Monday, 31 January 2011

Research into Mythology

I've spent some time gaining a better understanding of what Mythology is as a whole, and how different myth's have originated and effected the society they bore from. Here are some key notes on the subject, so this will prodomintly be again a text based post for reference

What is Mythology?
The term "mythology" is also often applied to the entire body of myths of a given culture; thus one may speak of Greek mythology, or Polynesian mythology. Such mythologies usually, though not always, consist of a large number of interrelated stories involving a pantheon of gods and goddesses said to have lived "long ago" and most often to have created the world and the first people to have ever lived. Sometimes these gods and goddesses may be said to live even today and to "inhabit" a sacred location or to be "embodied" by certain objects or animals.

Theories of Mythology:

Allegory:
A form of extended metaphor by which objects, persons, and events refer symbolically to meanings outside the narrative itself.  Thus, allegorical mythology is a way of reading the objects, persons, and events depicted in myth as symbolizing something beyond the story’s plot and the literal meaning of its words

Euhemerism:
The theory, held by Euhemerus that the gods of mythology were but deified mortals, and their deeds only the amplification in imagination of human acts, reaching god like status over time.

Myth-Ritual Theory:
The existence of myth is tied to ritual, this theory claims that myths arose to explain rituals, people begin performing rituals for some reason that is not related to myth; later, after they have forgotten the original reason for a ritual, they try to account for the ritual by inventing a myth and claiming that the ritual commemorates the events described in that myth.

Personification:
That myths resulted from the personification of inanimate objects and forces. According to this, the ancients worshipped natural phenomena such as fire and air, gradually coming to describe them as gods. For example, the ancients tended to view things as persons, not as mere objects; thus, they described natural events as acts of personal gods, thus giving rise to myths.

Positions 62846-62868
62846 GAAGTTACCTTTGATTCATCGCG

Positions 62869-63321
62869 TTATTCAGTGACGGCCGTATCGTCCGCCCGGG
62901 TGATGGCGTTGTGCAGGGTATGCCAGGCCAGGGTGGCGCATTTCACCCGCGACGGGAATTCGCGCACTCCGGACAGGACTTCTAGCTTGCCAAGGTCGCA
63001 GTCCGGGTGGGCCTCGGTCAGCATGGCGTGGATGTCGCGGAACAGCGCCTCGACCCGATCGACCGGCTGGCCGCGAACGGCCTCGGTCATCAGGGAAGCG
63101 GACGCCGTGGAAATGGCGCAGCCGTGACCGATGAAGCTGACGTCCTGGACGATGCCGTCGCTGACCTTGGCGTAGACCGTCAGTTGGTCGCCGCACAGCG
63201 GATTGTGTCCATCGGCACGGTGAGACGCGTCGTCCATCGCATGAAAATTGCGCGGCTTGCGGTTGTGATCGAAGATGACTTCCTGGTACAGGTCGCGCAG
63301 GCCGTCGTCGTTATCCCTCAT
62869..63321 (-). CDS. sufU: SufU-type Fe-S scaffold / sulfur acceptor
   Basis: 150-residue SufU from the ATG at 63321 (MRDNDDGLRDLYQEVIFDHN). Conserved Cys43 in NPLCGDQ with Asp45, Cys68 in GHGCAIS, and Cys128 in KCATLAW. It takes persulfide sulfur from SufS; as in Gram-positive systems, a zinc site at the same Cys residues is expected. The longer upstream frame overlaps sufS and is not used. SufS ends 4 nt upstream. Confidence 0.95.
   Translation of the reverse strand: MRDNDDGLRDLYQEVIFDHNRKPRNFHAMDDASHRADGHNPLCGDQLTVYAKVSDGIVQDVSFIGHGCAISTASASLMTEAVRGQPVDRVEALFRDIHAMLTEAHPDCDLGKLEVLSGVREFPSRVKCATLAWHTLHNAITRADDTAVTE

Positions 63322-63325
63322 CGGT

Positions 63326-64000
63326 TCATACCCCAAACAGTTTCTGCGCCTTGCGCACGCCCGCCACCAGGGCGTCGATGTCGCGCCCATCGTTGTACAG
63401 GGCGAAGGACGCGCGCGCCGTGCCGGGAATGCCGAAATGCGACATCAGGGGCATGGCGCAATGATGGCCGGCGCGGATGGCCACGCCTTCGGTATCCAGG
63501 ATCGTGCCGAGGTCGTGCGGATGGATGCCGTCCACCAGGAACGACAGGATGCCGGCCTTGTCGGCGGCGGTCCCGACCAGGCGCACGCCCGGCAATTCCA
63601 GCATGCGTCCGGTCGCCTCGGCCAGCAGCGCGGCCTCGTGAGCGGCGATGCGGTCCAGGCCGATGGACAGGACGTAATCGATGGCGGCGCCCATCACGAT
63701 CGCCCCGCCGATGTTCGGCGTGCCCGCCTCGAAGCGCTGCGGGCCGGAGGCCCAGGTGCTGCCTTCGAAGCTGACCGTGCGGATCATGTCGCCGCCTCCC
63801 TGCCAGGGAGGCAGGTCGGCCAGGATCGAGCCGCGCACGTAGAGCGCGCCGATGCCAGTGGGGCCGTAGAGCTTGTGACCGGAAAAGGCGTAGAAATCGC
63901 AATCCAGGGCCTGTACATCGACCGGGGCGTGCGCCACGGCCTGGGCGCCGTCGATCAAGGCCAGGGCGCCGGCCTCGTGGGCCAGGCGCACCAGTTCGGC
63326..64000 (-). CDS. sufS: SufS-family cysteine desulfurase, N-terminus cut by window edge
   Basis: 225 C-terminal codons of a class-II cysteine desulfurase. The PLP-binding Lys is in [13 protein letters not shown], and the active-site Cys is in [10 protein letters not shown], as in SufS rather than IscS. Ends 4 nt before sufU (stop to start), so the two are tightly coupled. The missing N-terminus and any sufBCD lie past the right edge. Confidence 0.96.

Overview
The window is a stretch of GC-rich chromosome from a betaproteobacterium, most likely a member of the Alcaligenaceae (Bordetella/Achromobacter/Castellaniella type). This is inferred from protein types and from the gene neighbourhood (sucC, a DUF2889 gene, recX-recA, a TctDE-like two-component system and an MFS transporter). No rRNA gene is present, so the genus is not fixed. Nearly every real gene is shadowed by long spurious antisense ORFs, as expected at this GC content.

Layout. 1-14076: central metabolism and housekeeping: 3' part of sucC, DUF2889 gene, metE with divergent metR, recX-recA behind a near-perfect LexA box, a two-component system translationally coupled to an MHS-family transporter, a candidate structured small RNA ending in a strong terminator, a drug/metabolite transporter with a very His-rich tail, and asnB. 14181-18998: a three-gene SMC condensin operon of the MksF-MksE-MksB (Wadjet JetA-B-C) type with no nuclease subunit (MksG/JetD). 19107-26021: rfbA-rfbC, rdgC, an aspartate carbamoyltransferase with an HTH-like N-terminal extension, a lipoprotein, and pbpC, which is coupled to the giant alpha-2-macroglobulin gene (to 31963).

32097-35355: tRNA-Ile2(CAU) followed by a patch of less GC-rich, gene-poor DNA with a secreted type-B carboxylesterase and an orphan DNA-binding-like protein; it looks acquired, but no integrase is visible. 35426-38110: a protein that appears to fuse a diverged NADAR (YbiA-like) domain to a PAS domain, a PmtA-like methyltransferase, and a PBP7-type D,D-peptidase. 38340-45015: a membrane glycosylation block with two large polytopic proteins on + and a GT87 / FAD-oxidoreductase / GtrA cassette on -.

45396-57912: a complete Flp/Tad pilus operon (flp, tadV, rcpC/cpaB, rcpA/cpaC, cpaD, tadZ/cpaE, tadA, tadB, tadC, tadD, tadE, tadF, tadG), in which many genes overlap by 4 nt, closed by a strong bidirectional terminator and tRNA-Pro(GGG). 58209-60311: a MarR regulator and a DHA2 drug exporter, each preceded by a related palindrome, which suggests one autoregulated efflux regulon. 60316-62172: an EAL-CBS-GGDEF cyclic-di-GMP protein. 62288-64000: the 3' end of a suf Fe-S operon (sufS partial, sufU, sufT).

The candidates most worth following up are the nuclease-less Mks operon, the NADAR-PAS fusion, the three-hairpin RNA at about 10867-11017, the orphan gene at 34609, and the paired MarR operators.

Locations of Mythological Origins:

Africa
The entire African continent (including countries such as Egypt, Lybia, Algeria, Angola, Congo, Ethiopia, Liberia, Kenya, Morocco, Niger, South Africa, and many others).

Americas
The American continent. The area contains North America (including Native America, Inuit), Mesoamerica (Maya, Aztec), South America (Inca), and the West Indies/Carribean (Voodoo).


Asia
Asia and Asia Minor/Middle East (eastern part of Russia, India, Tibet, Indonesia, China, Korea, Israel, Iran (Persia), Mesopotamia, etc.) It includes major religions such as Buddhism, Hinduism, Judaism, and Islam.


Europe
The European countries, including Norse, Celtic, and Classical mythology (Greek and Roman). It also contains the western part of Russia.


Middle East
The region extending from the southeastern and eastern shores of the Mediterranean Sea (including countries in southwest Asia and northeast Africa).

Oceania
The collective name for the islands scattered throughout most of the Pacific Ocean. It consists of Australasia (with Australian Aboriginal), Polynesia, Micronesia, and Melanesia.

Keeping these basics in mind, I will start to branch out into different area's of origin. For the purpose of style in this project, I can feel myself avoiding the familar, and perhaps choosing characters of mythology for research futher, from either America, Africa or Oceania.
















Here are some useful websites that may help me with this:

http://www.pantheon.org/areas/mythology/
http://www.probertencyclopaedia.com/mythology.htm

2 comments:

  1. More visuals, less text Bobby! :(

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  2. Ah I know I know....but I how can I illustrate this when it's so broad, that's the problem?

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